Bradley next provided the officers with access to room 514, located directly across the hall from room 511, where the officers established surveillance by using the peephole in the door. At some point, Sgt. Jonathan Josey, the supervising officer, sent Officer Barry Wilson to check additional records on Terrance Coles and perhaps to secure a search and seizure warrant.2 As Officer Wilson approached the elevator to leave the fifth floor, he noticed two men exiting the elevator, at least one of whom carried a black nylon backpack. After Officer Wilson watched the two men enter room 511, he returned to room 514 to inform the officers positioned there that two men had just entered room 511. There is no indication that either of the two men, later identified as Coles and co-defendant Jonathan Jackson, were aware of the police surveillance, either then or at any time thereafter.
Despite having the room under covert surveillance, the officers decided to enter room 511. Sgt. Josey, Officer Wilson and two other officers, all dressed in plain clothes with identification badges hanging around their necks, positioned themselves in two parallel columns outside the entrance to room 511. Sgt. Josey knocked on the door, attempting to gain access by a subterfuge. He first announced "room service" in an attempt to get the two men to open the door. A man replied that he had not ordered anything and refused to open the door. (Co-defendant Jackson later testified that the man answering was Coles). Sgt. Josey knocked a second time, this time announcing that he was from maintenance to fix a reported leak. A voice again responded, saying there was no leak and again refused to open the door. Sgt. Josey knocked a third time, more forcefully, identifying himself as a police officer and telling the occupants to "open the door, this is the police."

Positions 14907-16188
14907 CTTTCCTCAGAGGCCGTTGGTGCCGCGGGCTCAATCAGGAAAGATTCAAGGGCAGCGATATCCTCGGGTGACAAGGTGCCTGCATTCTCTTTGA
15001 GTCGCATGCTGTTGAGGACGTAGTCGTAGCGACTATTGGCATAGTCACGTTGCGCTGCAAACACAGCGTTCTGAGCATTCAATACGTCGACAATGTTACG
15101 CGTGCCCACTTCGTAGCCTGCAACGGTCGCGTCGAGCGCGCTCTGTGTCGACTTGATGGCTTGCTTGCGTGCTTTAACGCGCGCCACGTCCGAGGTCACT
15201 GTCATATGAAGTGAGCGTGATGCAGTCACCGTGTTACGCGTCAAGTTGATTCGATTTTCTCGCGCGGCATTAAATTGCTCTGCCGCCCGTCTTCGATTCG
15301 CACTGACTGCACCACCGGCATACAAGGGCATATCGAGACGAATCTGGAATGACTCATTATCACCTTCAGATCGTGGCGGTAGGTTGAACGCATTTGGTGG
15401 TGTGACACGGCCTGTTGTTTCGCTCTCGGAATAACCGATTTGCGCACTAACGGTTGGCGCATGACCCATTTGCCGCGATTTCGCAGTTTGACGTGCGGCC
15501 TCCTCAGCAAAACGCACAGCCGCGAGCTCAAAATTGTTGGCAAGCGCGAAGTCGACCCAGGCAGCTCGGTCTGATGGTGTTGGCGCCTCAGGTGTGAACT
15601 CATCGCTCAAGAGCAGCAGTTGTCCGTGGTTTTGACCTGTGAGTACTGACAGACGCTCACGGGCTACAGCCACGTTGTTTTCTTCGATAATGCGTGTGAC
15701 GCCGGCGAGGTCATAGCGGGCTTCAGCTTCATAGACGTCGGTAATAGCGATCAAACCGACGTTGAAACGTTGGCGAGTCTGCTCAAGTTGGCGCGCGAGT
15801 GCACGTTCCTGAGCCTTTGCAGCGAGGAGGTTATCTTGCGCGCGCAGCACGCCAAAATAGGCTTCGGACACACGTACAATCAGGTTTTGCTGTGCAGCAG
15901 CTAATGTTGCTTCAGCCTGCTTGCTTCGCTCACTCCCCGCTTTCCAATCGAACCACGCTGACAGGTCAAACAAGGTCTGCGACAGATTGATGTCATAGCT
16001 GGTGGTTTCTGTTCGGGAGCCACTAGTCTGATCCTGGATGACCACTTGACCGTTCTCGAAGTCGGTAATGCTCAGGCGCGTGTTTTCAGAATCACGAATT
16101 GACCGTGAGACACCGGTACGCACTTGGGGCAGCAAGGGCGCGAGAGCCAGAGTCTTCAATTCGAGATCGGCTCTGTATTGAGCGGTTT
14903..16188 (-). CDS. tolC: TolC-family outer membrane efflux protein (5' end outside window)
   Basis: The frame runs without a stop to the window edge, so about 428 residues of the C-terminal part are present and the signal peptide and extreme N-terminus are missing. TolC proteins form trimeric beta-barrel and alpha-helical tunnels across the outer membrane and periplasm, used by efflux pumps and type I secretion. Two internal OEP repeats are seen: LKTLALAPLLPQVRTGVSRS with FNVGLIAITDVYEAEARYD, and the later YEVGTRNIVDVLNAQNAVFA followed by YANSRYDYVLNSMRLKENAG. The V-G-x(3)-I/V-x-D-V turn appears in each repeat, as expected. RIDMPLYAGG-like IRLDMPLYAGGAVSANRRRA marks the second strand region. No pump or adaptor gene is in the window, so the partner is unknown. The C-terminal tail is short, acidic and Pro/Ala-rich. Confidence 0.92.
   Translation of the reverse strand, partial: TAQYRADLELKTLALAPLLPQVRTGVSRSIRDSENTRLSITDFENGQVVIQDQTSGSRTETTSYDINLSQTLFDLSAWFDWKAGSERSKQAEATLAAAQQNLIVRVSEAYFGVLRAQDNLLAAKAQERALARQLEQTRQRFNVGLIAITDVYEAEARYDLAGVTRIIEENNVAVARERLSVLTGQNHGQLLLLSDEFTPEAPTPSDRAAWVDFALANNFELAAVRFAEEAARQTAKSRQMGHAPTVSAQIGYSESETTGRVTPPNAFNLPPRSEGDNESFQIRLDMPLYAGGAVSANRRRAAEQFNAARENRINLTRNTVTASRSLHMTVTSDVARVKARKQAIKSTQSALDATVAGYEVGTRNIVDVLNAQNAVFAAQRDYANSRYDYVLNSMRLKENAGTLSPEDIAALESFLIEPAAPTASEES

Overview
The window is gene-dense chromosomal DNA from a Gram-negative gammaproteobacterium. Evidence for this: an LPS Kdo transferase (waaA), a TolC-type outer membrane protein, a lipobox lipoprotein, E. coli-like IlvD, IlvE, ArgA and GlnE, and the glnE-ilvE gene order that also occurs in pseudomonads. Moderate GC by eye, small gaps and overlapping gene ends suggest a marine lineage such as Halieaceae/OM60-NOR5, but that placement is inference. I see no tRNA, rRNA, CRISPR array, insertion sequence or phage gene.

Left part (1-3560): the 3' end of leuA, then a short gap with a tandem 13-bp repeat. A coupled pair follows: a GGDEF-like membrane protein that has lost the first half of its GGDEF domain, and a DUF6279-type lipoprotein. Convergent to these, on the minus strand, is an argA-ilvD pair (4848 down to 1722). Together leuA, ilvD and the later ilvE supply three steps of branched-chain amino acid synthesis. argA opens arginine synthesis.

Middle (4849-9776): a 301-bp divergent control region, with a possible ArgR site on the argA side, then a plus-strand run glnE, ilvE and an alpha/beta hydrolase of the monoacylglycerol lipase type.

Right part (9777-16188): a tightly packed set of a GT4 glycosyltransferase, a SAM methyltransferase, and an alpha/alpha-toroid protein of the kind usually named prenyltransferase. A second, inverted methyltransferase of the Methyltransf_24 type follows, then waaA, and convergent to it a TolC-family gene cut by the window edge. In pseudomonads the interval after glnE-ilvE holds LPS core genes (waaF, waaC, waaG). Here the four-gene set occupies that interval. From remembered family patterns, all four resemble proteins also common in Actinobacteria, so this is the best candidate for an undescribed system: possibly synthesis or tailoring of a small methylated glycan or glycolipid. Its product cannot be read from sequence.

At this critical juncture, the officers heard the sounds of rustling and running footsteps.3 Sgt. Josey attempted to open the door using an electronic passkey provided by Bradley, but the officers could not enter because there was a bar latch over the door. After partially opening the door with the passkey, the officers heard the sound of a toilet flushing and the sounds of more running.4
Coles eventually opened the door for the officers. Upon entering the room, the police discovered, among other things, several containers of cocaine base "crack," multiple bags containing cocaine, 25 vials of "crack" cocaine, approximately $2,000 in cash, and a firearm inside of Coles's open carrying bag. The street value of the confiscated drugs was $31,000. Coles and Jackson were then arrested.
After securing the room, the police obtained and executed search warrants in order to search the room further and to search Coles's rental car. The application for the search warrants made no mention of the first illegal entry into room 511. No additional evidence or contraband was discovered after the warrants had been secured.
Coles was indicted on April 29, 2003 by a grand jury sitting in the Eastern District of Pennsylvania. The indictment charged Coles with possession of a firearm in furtherance of drug trafficking, in violation of 18 U.S.C. § 924(c) (Count 1), and possession with intent to distribute cocaine base (crack) and cocaine, in violation of 21 U.S.C. § 841(a)(1) (Counts 2 and 3).5